In your states, is there growing awareness that this is happening?

    Flo, if you're not in Head Start, if you're not on unemployment insurance, is it getting a lot of play? Is it something that people are talking about that these federal cuts are here and the effects are starting to be seen?


    It's not getting a lot of coverage or awareness. I haven't heard anybody talking about it.

    Our legislature has been absorbed with same-sex marriage recently. I'm not seeing any movement on Smithfield — that's where our statehouse is located — to alleviate any of these cuts. There's a lot of lobbying going on, particularly to restore the Meals on Wheels cuts that are anticipated, which could affect — 200 seniors could be cut off the Meals on Wheels program here.

    But I'm not seeing any movement to restore these cuts. And this is at a time when Rhode Island is in a better position financially than it has been in a long time. For the first time in several years, we don't have a huge deficit to face this year.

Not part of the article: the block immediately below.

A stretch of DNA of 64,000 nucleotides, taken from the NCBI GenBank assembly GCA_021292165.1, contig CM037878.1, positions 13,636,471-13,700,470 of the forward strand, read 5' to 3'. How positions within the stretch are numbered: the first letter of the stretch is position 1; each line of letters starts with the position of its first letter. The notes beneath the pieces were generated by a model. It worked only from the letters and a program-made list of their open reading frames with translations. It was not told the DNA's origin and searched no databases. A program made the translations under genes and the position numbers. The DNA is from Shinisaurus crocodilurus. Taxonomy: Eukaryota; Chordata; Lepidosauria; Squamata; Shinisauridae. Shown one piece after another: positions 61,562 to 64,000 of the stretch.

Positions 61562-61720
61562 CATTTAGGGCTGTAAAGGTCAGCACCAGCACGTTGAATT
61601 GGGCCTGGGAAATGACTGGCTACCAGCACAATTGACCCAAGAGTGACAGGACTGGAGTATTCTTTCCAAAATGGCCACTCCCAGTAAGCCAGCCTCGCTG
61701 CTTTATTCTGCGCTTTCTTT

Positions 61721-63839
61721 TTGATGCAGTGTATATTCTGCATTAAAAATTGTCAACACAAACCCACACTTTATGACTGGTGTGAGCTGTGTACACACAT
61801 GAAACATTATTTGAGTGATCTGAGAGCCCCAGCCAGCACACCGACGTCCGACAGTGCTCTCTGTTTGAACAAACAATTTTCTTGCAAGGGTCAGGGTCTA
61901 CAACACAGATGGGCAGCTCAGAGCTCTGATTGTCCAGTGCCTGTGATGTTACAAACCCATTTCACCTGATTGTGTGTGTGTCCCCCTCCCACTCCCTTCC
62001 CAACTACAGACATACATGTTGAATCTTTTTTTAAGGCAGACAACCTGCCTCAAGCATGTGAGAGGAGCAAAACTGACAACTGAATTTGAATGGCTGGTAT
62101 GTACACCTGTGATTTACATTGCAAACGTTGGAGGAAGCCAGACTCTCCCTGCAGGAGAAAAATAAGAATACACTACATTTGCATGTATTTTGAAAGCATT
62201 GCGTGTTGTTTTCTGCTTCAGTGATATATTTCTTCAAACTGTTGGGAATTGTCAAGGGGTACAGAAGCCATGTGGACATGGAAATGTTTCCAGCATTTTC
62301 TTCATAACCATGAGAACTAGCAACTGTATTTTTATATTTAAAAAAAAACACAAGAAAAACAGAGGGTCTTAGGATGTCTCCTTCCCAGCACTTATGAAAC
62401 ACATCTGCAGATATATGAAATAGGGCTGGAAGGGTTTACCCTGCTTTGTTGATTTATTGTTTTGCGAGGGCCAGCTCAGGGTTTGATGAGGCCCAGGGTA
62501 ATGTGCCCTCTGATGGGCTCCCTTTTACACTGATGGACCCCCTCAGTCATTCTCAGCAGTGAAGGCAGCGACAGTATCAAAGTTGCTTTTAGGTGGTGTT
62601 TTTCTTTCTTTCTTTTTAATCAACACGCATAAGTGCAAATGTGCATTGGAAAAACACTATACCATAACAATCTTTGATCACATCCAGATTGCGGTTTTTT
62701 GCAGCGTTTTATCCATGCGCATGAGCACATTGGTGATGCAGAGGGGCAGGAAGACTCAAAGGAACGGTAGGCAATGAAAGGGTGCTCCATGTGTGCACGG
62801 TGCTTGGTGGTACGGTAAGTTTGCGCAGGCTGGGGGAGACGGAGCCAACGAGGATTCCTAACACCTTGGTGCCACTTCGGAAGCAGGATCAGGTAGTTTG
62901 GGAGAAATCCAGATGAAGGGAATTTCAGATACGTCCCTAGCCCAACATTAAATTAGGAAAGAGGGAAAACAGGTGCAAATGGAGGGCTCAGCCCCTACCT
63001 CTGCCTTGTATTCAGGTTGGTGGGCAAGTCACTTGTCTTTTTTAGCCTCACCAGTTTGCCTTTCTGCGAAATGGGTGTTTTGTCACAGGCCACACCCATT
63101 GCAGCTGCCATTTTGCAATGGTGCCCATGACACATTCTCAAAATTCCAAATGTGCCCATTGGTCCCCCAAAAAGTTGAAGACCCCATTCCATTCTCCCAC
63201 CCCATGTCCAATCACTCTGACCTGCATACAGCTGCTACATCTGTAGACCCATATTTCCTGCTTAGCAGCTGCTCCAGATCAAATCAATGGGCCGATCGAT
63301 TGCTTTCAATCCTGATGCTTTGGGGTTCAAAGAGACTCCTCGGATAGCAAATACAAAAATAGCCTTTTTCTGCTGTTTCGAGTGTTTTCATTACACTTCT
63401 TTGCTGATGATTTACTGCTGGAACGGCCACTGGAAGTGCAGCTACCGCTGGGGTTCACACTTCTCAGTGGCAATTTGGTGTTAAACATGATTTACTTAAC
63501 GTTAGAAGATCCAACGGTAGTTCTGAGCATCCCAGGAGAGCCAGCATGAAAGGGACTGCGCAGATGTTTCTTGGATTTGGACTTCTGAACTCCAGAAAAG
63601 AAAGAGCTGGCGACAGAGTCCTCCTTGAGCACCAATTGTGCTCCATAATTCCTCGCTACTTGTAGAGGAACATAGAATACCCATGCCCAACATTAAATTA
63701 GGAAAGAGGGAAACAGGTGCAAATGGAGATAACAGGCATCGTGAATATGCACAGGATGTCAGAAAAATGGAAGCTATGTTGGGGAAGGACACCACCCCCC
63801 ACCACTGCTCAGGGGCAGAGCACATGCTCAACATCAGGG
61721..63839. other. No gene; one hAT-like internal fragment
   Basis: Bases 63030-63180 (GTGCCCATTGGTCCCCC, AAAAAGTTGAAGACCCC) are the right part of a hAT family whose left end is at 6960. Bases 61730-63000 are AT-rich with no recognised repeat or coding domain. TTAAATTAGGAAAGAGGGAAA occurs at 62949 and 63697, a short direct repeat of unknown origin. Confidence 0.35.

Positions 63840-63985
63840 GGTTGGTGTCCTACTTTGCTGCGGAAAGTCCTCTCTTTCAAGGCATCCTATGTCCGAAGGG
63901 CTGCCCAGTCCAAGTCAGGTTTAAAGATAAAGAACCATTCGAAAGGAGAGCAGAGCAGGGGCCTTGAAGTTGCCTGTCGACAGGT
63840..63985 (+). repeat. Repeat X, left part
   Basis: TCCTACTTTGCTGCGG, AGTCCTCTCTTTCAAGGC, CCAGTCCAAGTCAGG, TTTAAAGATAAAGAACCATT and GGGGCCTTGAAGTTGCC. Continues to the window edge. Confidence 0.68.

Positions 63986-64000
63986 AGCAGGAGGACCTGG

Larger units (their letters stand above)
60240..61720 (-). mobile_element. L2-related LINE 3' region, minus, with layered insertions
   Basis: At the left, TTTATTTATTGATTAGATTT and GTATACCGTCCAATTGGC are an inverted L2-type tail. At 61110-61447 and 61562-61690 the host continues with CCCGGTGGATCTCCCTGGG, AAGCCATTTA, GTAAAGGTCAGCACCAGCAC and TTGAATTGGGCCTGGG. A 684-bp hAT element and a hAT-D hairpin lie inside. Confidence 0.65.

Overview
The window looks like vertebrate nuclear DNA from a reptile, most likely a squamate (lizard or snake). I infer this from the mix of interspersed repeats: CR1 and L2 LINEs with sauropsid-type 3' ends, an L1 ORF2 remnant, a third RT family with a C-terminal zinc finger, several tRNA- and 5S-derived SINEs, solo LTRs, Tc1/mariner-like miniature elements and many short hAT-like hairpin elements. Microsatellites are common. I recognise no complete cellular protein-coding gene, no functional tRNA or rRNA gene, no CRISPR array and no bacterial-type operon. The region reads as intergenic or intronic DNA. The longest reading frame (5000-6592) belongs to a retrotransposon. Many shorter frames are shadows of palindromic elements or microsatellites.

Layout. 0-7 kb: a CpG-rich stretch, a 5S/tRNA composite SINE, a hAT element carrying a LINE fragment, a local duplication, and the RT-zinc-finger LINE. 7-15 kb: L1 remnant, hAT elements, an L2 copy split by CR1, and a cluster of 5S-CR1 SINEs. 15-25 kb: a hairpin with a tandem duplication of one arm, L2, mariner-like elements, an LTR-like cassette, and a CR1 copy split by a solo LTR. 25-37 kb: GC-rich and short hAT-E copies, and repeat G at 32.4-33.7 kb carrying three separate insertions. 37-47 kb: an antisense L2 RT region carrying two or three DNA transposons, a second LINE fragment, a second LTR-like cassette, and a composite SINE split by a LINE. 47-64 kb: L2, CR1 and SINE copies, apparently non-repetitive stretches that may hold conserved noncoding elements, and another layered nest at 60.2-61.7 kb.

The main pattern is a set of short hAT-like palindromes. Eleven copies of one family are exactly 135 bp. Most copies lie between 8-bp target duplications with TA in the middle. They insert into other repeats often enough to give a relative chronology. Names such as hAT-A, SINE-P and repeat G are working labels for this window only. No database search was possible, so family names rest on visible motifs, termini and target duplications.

Gene, you opened by mentioning that New Mexico is among the states most dependent on transfers from the federal government. Is there high awareness there of the possible effects down the road, unreeling as they may be, of the sequester on a state like New Mexico?



    On the street, yes, seemingly in our legislature and in official New Mexico, no. We just finished our session just about 30, 45 days ago. It hardly came up. It was an amazing circumstance to watch happen. On the street, however, it is a much different deal.